College Bound

By Samuel J.

As I reclined in my favorite chair, a blue La-Z-Boy, I cradled my seventeen year-old self, dark green pajamas draped over my skeletal body: a pathetic, daylight-starved assemblage of inertia which rattled with a rheumy cough every few minutes. The daylight that streamed through the living room’s windows was of little comfort. I’d missed school for a week, and this episode of absence was hardly the kind of staycation that recharged one’s mental health. I was too tired from coughing to do much beside stay in that chair, flipping channels and waiting with dampened breath to see whether or not Rufus and Trenae would really break up or if Dolly-Ann would find out who her real father was next time on Maury, or Jerry, or Ricki, or whatever.

When the phone rang, I wearily picked it up.  It practically a dumbbell for my enervated arms.

“Hello?”

“Hi! May I speak with Samuel, please?”

“Sp-*cough*-eaking.”

“Hi! How are you?”

“Moribund. I’ve been home sick all week.”

“I’m sorry! Well, I don’t want to take up too much of your time. I’m calling from UMBC.”

I’d applied to the University of Maryland, Baltimore County along with six or so other schools a few weeks earlier. I was not terribly organized in my application process: had a friend not asked me to proofread his essays, I may well have never started my own.

Since I was little, I’d expected to go to the University of Maryland, College Park, the state’s flagship institution. This is what “college” meant to me. It’s where most of my peers applied to school and where my dad drove me when I was younger to give me a preview of what would await me if I worked hard and stayed out of trouble (my record ended up rather mixed on both counts — ignore my sophomore year). The other schools I applied to were all backups, in a way; I had the grades for easy admission in all of them. UMD was the only iffy proposition according to official statistics. All I knew about UMBC was that it wasn’t College Park.

“Oh. Oh! Yes?”

“Well, we were looking over your application and thought that you’d be a good fit for our Public Affairs Scholars program. Are you familiar with it?”

“Uh. No…”

I indicated an interest in Political Science major, having recently become obsessed with The Washington Post and American political history. I’d volunteered on a couple of local campaigns and worked at a campaign tent at the Montgomery County Agricultural Fair.

“It’s a small group, no more than 20 students a year, who all major in public service-related fields. It sets up internships and service work for you to do, you go on field trips and other excursions together. There is a scholarship attached — half or full tuition room and board,
and-”

“Wow! That sounds great!”

“Yeah! So all you have to do is submit the application. It’s only two pages long. As long as it’s postmarked by the 20th, you’ll be fine.”

“That’s in two days.”

“You can do it!”

I thanked her for the call and slowly pulled myself off of the chair.

I was mostly shocked that 1) someone actually read my application and essays 2) they read carefully enough to then approach me with what sounded like a perfect opportunity. I got to writing.

My health had improved markedly by the time I first visited the UMBC campus. I wore my light blue shirt and khakis to a series of meetings about the Public Affairs Scholars Program, for which I was invited to interview after submitting my hastily assembled application.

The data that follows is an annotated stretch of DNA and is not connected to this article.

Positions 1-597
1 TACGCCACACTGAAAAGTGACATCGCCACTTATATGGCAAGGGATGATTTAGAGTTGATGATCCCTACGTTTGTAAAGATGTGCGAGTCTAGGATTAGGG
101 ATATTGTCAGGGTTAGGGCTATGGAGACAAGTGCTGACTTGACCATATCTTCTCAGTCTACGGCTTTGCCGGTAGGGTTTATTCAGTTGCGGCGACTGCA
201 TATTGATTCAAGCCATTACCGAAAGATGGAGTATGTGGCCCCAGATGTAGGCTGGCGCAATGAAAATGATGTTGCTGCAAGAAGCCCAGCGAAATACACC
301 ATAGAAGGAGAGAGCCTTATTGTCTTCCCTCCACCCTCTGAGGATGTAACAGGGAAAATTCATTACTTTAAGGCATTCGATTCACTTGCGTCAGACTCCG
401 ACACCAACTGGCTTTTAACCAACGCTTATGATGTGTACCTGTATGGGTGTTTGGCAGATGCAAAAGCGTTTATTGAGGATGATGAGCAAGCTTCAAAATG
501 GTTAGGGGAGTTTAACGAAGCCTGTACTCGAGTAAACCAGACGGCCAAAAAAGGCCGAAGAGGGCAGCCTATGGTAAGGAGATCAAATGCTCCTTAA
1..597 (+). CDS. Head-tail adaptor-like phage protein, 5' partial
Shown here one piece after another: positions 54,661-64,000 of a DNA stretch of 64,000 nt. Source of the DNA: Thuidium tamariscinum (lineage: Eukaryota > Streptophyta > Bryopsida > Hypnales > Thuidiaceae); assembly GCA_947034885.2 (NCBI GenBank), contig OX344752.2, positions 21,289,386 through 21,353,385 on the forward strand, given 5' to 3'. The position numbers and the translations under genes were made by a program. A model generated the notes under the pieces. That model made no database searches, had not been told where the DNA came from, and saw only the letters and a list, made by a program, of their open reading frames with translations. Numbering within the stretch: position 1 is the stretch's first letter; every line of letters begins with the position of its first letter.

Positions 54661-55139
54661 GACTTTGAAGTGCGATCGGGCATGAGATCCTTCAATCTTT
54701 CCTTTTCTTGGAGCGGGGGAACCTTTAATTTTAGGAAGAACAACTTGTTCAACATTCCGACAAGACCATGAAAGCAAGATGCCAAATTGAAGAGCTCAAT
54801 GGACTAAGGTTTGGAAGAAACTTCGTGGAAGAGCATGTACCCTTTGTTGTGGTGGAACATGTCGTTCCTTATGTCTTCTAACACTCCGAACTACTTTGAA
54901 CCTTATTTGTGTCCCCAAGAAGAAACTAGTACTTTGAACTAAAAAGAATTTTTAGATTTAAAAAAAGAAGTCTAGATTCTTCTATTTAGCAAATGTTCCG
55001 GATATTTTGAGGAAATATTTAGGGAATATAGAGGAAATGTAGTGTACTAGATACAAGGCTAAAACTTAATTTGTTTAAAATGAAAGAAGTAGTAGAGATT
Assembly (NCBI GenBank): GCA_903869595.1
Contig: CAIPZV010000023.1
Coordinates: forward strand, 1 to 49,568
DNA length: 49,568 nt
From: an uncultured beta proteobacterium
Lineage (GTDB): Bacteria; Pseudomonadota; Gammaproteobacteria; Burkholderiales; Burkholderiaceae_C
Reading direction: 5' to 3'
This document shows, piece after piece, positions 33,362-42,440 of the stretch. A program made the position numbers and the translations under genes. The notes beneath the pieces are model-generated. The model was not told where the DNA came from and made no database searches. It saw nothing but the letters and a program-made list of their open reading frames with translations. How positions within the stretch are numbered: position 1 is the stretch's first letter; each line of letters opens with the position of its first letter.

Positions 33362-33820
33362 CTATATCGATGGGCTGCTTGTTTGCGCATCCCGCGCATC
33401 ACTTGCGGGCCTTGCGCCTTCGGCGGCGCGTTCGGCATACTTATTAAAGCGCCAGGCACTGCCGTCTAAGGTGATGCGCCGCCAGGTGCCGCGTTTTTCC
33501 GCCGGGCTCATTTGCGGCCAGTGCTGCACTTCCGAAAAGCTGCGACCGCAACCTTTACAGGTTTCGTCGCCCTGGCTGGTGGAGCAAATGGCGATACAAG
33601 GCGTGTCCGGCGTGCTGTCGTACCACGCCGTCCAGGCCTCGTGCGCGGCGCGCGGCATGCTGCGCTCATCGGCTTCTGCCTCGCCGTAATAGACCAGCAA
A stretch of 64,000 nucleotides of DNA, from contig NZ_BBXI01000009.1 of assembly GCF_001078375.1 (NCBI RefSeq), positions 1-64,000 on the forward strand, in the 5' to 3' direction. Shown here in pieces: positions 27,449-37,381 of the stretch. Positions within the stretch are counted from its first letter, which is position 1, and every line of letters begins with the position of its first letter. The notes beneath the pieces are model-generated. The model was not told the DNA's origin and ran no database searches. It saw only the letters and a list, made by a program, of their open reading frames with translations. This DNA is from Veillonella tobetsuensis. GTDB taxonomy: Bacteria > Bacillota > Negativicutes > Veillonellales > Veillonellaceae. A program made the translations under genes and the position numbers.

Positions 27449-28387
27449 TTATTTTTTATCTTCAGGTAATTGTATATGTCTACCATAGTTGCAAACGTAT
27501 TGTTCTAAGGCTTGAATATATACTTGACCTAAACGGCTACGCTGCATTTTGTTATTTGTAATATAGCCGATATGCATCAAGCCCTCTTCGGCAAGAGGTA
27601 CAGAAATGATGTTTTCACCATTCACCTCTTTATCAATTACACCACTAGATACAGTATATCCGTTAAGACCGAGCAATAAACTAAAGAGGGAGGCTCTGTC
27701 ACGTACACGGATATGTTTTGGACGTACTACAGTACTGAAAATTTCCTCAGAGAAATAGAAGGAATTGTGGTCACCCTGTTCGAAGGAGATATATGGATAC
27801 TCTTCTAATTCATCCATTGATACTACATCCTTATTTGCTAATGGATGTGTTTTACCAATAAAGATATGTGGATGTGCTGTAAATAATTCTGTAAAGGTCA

I met several of the other candidates in a large room where some of the current students told us about their goals and experiences. At least two of them had ambitions to serve in public office someday and were semi-seriously haggling over who would head their gubernatorial ticket in 2022. Regardless of who would head to Annapolis first, they were both clear about the opportunities students had here, right next to Baltimore, just under a half-hour from the state capitol, and just over a half hour from Washington, DC.

I was impressed not only with these students’ accomplishments but also by how normal they seemed. I had an image of college students as constantly fatigued from schoolwork or incredibly socially awkward types. The students I met were from counties in Maryland I’d never even been to before, but they didn’t feel all that different.  More importantly, I didn’t feel overwhelmed or out of my element.

When it was my turn to interview, I sat in a small room with a political science professor, a sociology professor and a current member of the Scholars Program. It began with formalities and introductions, which were pleasant enough. We began debating the the dot.com bust and merits of the Lincoln presidency. It was a lively discussion; I enjoyed engaging directly with these topics with a professor — was that even allowed? The more experience I had with UMBC, the more it seemed like a place that fostered students’ ambitions and provided real mentorship for them.

Several weeks after that, I received a promising Big Envelope in the mail. Inside was a letter of congratulations and confirmation that I’d been selected to join the 2006 Sondheim Public Affairs Scholars cohort with a full scholarship behind me. I jumped for joy-I was off of the La-Z-Boy and out of my green pajamas — I was college bound.

  • Lindsay Garner

    It is so common to hear about students growing up with the idea, or notion, that only one school will ever be an option. Whether it be from family ties, or the belief that one “isn’t good enough” to attend anywhere else, the concept of only one option is a popular one. I love that this anecdote shares the positive side of exploring beyond those boundaries. What an incredible opportunity Samuel had because he was willing to consider options outside of College Park!